Gary sets record for fund raising for county executive Incumbent reports collecting $566,302 for re-election bid

August 20, 1998|By Tom Pelton | Tom Pelton,SUN STAFF

Anne Arundel County Executive John G. Gary has smashed the county's record for raising campaign money, collecting $566,302 with seven of his 10 largest donors from the development industry.

Campaign finance reports released yesterday show that the Republican has almost 10 times the amount of cash in the bank ($231,301) as his most prominent challenger, Democrat Diane R. Evans ($23,992), and more than 100 times that of his other opponent, Democrat Janet Owens ($1,536).

Gary's fund-raising prowess is third-best among county executives running for re-election statewide, behind Baltimore County Executive C.A. Dutch Ruppersberger's $1.3 million and Prince George's County Executive Wayne Curry's $1.1 million, according to campaign finance records.

Gary's total broke the record of $475,000 in campaign funds raised by a candidate for Anne Arundel County executive set eight years ago by state Sen. Robert R. Neall, an Anne Arundel Republican. Gary's campaign expects to raise another $100,000 by November.

An analysis of campaign data by The Sun shows that half of Gary's 10 largest contributors are companies that perform engineering or contracting work for county government construction projects.

Gary's campaign treasurer, George Shenk Jr., said yesterday that the generosity of developers and county contractors reflects an age-old advantage of incumbents: businesses with projects in the county want to invest in a system that has helped them earn money.

"It is a perceived part of how to do business," said Shenk. "But John Gary has never extended a favor to anybody because of what they've donated. I keep John very separate from the campaign contributions."

Shenk said that if one looks at the total amount donated to Gary's campaign, no more than a third comes from the development industry. This could not be immediately confirmed yesterday.

But Gary's opponents were quick to assert that the big money from developers show that Gary is a friend of the building industry. Critics also claimed that companies that want work from the county feel compelled to cough up political contributions.

"In Mr. Gary's administration, you have to pay to play," said Maury Chaput, manager of the Evans campaign, which has raised a total of $130,679.

Evans, former chairman of the county council, noted that her campaign has returned contributions larger than $1,000 -- one quarter the limit set by state law -- to avoid the perception that people could buy influence with her.

"It takes more effort to raise money that way," Evans said. "I knew that [Gary] had a very large war chest, but it has not deterred me at all."

Owens, former director of the county housing authority who is challenging Evans in a Sept. 15 primary, was shocked to hear how much Gary has raised.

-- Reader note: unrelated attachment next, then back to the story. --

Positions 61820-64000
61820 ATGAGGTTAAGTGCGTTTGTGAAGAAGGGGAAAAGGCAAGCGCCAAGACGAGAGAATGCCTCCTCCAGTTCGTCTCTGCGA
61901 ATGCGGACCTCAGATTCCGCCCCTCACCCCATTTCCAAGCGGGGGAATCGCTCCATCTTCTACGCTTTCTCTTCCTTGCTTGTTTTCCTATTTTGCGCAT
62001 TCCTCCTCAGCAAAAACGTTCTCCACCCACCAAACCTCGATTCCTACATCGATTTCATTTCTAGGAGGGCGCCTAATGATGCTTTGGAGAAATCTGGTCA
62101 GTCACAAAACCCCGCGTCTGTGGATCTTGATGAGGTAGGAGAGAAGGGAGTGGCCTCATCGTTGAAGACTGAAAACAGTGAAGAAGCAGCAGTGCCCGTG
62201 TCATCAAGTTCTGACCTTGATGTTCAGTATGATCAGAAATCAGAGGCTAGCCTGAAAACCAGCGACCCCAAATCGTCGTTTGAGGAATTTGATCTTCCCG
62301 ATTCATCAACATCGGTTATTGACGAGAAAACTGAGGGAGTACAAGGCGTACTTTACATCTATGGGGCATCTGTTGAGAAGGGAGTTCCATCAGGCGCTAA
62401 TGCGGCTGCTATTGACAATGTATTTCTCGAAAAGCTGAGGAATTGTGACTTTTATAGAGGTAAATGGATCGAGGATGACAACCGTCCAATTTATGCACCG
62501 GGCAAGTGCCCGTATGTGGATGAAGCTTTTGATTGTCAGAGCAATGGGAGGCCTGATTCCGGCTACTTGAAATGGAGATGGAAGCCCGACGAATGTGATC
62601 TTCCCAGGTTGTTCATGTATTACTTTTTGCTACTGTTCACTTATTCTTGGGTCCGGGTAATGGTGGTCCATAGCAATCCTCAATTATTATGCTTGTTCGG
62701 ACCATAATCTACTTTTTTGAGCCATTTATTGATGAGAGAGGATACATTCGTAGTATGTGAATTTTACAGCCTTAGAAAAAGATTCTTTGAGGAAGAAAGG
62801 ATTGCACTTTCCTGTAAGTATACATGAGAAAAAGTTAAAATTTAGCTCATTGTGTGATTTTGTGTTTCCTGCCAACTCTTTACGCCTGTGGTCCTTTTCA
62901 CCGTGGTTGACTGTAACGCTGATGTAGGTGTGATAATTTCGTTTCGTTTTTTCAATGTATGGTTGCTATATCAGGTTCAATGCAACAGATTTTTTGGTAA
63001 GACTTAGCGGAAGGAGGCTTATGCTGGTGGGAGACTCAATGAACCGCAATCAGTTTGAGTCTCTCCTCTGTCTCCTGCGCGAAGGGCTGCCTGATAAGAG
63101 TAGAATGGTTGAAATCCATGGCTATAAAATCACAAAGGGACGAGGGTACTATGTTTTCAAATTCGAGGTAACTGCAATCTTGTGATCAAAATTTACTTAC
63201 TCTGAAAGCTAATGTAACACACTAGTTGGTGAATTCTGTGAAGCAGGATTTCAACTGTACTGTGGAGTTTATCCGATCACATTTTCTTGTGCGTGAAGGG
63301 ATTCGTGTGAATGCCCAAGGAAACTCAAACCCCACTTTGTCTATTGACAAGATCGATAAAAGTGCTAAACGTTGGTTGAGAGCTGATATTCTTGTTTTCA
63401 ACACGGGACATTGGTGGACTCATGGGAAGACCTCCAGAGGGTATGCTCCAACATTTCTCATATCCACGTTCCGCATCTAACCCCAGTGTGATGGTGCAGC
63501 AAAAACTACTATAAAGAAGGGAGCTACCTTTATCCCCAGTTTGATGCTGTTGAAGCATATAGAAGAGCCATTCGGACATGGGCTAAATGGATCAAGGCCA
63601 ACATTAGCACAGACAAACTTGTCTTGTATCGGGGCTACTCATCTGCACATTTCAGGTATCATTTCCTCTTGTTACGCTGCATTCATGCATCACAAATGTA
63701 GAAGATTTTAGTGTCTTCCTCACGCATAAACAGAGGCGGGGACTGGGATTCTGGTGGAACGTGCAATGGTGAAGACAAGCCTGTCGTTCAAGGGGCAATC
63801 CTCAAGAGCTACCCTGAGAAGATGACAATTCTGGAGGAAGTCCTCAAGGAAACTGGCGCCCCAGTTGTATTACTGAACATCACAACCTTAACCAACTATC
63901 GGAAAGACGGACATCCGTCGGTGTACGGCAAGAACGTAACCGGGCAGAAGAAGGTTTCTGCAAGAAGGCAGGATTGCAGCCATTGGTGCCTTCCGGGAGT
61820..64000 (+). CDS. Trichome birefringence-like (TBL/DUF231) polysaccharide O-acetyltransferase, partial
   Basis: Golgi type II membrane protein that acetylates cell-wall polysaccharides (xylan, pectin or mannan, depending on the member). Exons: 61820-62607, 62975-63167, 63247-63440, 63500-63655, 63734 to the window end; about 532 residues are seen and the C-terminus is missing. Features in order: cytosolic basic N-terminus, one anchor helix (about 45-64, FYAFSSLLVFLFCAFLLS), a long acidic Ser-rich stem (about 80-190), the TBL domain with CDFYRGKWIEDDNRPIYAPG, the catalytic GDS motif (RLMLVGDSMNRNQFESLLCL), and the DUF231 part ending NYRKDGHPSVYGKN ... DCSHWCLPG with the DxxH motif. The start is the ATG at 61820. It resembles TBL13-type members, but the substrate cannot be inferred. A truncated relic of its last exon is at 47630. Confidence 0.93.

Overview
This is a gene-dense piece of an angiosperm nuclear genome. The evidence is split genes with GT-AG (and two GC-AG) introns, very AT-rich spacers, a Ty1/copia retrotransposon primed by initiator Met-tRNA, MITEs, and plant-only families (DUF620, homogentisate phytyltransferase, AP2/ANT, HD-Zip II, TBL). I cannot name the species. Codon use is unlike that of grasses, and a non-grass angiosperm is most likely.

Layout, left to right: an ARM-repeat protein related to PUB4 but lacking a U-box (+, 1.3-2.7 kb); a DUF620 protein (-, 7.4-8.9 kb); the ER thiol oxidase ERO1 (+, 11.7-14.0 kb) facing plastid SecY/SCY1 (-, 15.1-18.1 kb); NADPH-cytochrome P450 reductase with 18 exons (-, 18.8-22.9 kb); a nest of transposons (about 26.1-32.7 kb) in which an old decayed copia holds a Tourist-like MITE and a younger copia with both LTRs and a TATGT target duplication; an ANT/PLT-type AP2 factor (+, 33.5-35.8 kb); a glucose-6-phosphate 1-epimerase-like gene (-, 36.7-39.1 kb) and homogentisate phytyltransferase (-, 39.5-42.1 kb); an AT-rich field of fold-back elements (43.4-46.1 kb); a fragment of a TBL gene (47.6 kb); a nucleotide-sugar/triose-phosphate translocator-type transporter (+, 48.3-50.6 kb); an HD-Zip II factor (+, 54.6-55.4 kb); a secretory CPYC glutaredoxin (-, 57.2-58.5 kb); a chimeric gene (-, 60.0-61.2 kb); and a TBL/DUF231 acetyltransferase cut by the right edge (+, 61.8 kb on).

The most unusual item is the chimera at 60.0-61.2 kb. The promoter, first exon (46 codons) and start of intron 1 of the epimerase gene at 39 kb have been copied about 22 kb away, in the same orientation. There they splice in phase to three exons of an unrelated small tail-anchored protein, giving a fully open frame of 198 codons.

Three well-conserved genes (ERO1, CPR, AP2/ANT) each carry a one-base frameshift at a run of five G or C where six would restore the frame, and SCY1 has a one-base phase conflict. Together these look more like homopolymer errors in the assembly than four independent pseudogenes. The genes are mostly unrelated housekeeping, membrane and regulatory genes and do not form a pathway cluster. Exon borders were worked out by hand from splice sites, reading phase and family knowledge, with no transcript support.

"What does he have? Oh, God!" said Owens, who has raised $50,944 but spent almost all of it. "Anne Arundel County is up for sale. There are a lot of cynics out there who think Gary is doing favors for these developers."

There was a bit of mystery yesterday surrounding the fact that Evans' campaign disclosure forms were not on file with state election officials in Annapolis. The law says the forms had to be post-marked or in the election offices yesterday.

Shenk, Gary's campaign manager, said that Evans was trying to keep her reports out of today's newspapers because she was embarrassed by her failure to raise much money.

But Chaput, Evans' campaign chief, said that their treasurer didn't have the time to drive the forms from Severna Park to Annapolis and mailed them from the Severna Park post office.

"It wasn't late," said Chaput, who faxed The Sun a summary of Evans' receipts. "We just don't have the paid staff the Gary campaign has."

The 10 largest donors to the Gary campaign were: Reliable Contracting Co. of Millersville, which gave $4,000; G & L Associates of Millersville, $4,000; the lobbyist Charles A. Dukes Jr., $4,000; the County Utilities Corp. of Baltimore, $3,825; Messick and Associates engineers of Annapolis, $3,500; Buck Distributing Inc. liquor company of Upper Marlboro, $3,300; Heery Inc. engineering firm of Landover, $3,170; Brandywine Enterprises rubble landfill company of Fairmont Heights, $3,000; McCrone Inc. engineers of Annapolis, $2,900; and the Dunkirk Business Center of Owings Mills, $2,750.

The Middle River Racing Association, which has changed its name to Chesapeake Motor Sports Development Corp. and is trying to build an auto race track in northern Anne Arundel County, gave Gary $1,000. Another racing-related business, Thunder Bay Motorsports of Lutherville, donated $1,250.

Pub Date: 8/20/98

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